A mechanistic modeling system for estimating large-scale emissions and transport of pollen and co-allergens

Christos Efstathiou, Sastry Isukapalli, Panos Georgopoulos

Research output: Contribution to journalArticlepeer-review

51 Scopus citations


Allergic airway diseases represent a complex health problem which can be exacerbated by the synergistic action of pollen particles and air pollutants such as ozone. Understanding human exposures to aeroallergens requires accurate estimates of the spatial distribution of airborne pollen levels as well as of various air pollutants at different times. However, currently there are no established methods for estimating allergenic pollen emissions and concentrations over large geographic areas such as the United States. A mechanistic modeling system for describing pollen emissions and transport over extensive domains has been developed by adapting components of existing regional scale air quality models and vegetation databases. First, components of the Biogenic Emissions Inventory System (BEIS) were adapted to predict pollen emission patterns. Subsequently, the transport module of the Community Multiscale Air Quality (CMAQ) modeling system was modified to incorporate description of pollen transport. The combined model, CMAQ-pollen, allows for simultaneous prediction of multiple air pollutants and pollen levels in a single model simulation, and uses consistent assumptions related to the transport of multiple chemicals and pollen species. Application case studies for evaluating the combined modeling system included the simulation of birch and ragweed pollen levels for the year 2002, during their corresponding peak pollination periods (April for birch and September for ragweed). The model simulations were driven by previously evaluated meteorological model outputs and emissions inventories for the eastern United States for the simulation period. A semi-quantitative evaluation of CMAQ-pollen was performed using tree and ragweed pollen counts in Newark, NJ for the same time periods. The peak birch pollen concentrations were predicted to occur within two days of the peak measurements, while the temporal patterns closely followed the measured profiles of overall tree pollen. For the case of ragweed pollen, the model was able to capture the patterns observed during September 2002, but did not predict an early peak; this can be associated with a wider species pollination window and inadequate spatial information in current land cover databases. An additional sensitivity simulation was performed to comparatively evaluate the dispersion patterns predicted by CMAQ-pollen with those predicted by the Hybrid Single-Particle Lagrangian Integrated Trajectory (HYSPLIT) model, which is used extensively in aerobiological studies. The CMAQ estimated concentration plumes matched the equivalent pollen scenario modeled with HYSPLIT. The novel pollen modeling approach presented here allows simultaneous estimation of multiple airborne allergens and other air pollutants, and is being developed as a central component of an integrated population exposure modeling system, the Modeling Environment for Total Risk studies (MENTOR) for multiple, co-occurring contaminants that include aeroallergens and irritants.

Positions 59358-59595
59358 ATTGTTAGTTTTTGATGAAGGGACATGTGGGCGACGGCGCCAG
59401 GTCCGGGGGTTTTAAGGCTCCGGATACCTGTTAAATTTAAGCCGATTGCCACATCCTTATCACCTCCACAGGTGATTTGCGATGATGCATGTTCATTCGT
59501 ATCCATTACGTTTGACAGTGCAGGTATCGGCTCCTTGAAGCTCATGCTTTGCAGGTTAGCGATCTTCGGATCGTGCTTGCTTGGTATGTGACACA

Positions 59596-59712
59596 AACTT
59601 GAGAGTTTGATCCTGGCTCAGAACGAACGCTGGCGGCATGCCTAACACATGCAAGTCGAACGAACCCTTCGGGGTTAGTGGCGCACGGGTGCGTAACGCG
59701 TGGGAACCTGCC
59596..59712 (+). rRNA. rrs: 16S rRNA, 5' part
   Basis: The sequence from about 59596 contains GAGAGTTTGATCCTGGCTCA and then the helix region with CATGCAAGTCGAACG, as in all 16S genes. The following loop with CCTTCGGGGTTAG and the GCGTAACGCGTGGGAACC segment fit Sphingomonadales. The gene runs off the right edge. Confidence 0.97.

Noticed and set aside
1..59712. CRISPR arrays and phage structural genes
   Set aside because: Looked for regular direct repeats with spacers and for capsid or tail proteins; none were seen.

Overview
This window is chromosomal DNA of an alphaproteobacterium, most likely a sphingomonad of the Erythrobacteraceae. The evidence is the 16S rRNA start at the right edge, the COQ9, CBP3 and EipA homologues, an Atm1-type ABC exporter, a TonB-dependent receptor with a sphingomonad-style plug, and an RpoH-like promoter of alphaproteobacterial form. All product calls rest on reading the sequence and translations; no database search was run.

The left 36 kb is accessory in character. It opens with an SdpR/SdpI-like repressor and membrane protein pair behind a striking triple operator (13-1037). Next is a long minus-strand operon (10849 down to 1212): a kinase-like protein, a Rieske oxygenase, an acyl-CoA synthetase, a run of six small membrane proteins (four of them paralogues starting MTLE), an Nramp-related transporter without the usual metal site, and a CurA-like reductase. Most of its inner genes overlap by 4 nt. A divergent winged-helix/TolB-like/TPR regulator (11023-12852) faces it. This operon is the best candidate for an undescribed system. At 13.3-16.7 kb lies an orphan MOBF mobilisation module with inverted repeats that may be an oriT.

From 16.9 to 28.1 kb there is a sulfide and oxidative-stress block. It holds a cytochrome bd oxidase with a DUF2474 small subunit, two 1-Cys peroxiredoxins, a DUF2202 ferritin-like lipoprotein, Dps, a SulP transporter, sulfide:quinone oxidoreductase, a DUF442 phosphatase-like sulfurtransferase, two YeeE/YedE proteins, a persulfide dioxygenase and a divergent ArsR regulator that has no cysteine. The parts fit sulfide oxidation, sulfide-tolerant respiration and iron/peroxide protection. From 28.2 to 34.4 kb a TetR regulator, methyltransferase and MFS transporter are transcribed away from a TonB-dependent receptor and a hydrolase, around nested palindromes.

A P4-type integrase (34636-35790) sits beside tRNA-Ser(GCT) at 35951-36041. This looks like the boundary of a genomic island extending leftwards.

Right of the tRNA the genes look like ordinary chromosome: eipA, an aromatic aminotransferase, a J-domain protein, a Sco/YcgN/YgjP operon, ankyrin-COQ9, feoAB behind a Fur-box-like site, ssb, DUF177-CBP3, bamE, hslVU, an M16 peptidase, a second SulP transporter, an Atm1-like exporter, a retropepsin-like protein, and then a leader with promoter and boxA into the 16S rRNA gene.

Original languageEnglish (US)
Pages (from-to)2260-2276
Number of pages17
JournalAtmospheric Environment
Issue number13
StatePublished - Apr 2011

All Science Journal Classification (ASJC) codes

  • Environmental Science(all)
  • Atmospheric Science


  • Bioaerosols
  • Birch allergy
  • Mesoscale model
  • Pollen dispersion
  • Pollen emission
  • Ragweed allergy


Dive into the research topics of 'A mechanistic modeling system for estimating large-scale emissions and transport of pollen and co-allergens'. Together they form a unique fingerprint.

Cite this